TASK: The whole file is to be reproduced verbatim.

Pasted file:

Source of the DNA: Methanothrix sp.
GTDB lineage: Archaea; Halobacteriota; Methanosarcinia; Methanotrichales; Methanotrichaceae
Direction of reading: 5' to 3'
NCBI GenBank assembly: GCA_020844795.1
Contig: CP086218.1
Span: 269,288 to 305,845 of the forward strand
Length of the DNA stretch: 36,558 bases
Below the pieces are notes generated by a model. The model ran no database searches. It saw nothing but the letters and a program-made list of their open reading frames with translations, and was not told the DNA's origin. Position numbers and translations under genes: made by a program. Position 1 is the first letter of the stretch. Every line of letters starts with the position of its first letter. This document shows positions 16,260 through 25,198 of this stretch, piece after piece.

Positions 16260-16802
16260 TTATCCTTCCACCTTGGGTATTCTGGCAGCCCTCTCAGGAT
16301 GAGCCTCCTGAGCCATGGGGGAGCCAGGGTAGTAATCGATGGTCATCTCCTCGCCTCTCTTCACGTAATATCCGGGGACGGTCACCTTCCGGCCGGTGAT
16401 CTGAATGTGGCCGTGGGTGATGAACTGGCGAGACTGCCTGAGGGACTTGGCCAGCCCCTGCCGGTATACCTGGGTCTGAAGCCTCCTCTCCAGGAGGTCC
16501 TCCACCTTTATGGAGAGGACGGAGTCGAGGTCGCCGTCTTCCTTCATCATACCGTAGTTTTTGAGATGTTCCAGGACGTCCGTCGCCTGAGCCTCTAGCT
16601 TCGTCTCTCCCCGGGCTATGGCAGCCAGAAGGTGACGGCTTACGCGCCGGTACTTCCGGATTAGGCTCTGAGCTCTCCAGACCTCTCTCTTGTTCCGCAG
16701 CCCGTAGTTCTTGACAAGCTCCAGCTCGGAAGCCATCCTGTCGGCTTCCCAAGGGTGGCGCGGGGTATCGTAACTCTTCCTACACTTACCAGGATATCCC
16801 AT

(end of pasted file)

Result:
Source of the DNA: Methanothrix sp.
GTDB lineage: Archaea; Halobacteriota; Methanosarcinia; Methanotrichales; Methanotrichaceae
Direction of reading: 5' to 3'
NCBI GenBank assembly: GCA_020844795.1
Contig: CP086218.1
Span: 269,288 to 305,845 of the forward strand
Length of the DNA stretch: 36,558 bases
Below the pieces are notes generated by a model. The model ran no database searches. It saw nothing but the letters and a program-made list of their open reading frames with translations, and was not told the DNA's origin. Position numbers and translations under genes: made by a program. Position 1 is the first letter of the stretch. Every line of letters starts with the position of its first letter. This document shows positions 16,260 through 25,198 of this stretch, piece after piece.

Positions 16260-16802
16260 TTATCCTTCCACCTTGGGTATTCTGGCAGCCCTCTCAGGAT
16301 GAGCCTCCTGAGCCATGGGGGAGCCAGGGTAGTAATCGATGGTCATCTCCTCGCCTCTCTTCACGTAATATCCGGGGACGGTCACCTTCCGGCCGGTGAT
16401 CTGAATGTGGCCGTGGGTGATGAACTGGCGAGACTGCCTGAGGGACTTGGCCAGCCCCTGCCGGTATACCTGGGTCTGAAGCCTCCTCTCCAGGAGGTCC
16501 TCCACCTTTATGGAGAGGACGGAGTCGAGGTCGCCGTCTTCCTTCATCATACCGTAGTTTTTGAGATGTTCCAGGACGTCCGTCGCCTGAGCCTCTAGCT
16601 TCGTCTCTCCCCGGGCTATGGCAGCCAGAAGGTGACGGCTTACGCGCCGGTACTTCCGGATTAGGCTCTGAGCTCTCCAGACCTCTCTCTTGTTCCGCAG
16701 CCCGTAGTTCTTGACAAGCTCCAGCTCGGAAGCCATCCTGTCGGCTTCCCAAGGGTGGCGCGGGGTATCGTAACTCTTCCTACACTTACCAGGATATCCC
16801 AT